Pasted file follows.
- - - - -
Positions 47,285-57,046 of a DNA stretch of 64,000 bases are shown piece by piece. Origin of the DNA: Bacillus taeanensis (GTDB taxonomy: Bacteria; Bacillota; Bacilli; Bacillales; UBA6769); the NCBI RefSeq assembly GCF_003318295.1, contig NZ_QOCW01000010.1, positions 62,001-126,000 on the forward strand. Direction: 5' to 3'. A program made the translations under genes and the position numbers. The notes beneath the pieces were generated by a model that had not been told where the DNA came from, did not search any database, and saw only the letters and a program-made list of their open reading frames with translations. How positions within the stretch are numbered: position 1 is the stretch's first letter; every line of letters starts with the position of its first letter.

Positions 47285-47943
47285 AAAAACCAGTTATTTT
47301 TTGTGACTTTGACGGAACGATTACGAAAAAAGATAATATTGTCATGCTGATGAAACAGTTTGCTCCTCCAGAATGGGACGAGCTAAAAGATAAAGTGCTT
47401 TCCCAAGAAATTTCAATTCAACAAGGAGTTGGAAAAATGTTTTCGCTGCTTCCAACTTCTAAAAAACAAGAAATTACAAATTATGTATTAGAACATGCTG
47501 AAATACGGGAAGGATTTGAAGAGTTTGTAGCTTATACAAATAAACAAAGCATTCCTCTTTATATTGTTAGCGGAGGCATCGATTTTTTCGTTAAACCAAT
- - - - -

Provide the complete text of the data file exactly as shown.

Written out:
Positions 47,285-57,046 of a DNA stretch of 64,000 bases are shown piece by piece. Origin of the DNA: Bacillus taeanensis (GTDB taxonomy: Bacteria; Bacillota; Bacilli; Bacillales; UBA6769); the NCBI RefSeq assembly GCF_003318295.1, contig NZ_QOCW01000010.1, positions 62,001-126,000 on the forward strand. Direction: 5' to 3'. A program made the translations under genes and the position numbers. The notes beneath the pieces were generated by a model that had not been told where the DNA came from, did not search any database, and saw only the letters and a program-made list of their open reading frames with translations. How positions within the stretch are numbered: position 1 is the stretch's first letter; every line of letters starts with the position of its first letter.

Positions 47285-47943
47285 AAAAACCAGTTATTTT
47301 TTGTGACTTTGACGGAACGATTACGAAAAAAGATAATATTGTCATGCTGATGAAACAGTTTGCTCCTCCAGAATGGGACGAGCTAAAAGATAAAGTGCTT
47401 TCCCAAGAAATTTCAATTCAACAAGGAGTTGGAAAAATGTTTTCGCTGCTTCCAACTTCTAAAAAACAAGAAATTACAAATTATGTATTAGAACATGCTG
47501 AAATACGGGAAGGATTTGAAGAGTTTGTAGCTTATACAAATAAACAAAGCATTCCTCTTTATATTGTTAGCGGAGGCATCGATTTTTTCGTTAAACCAAT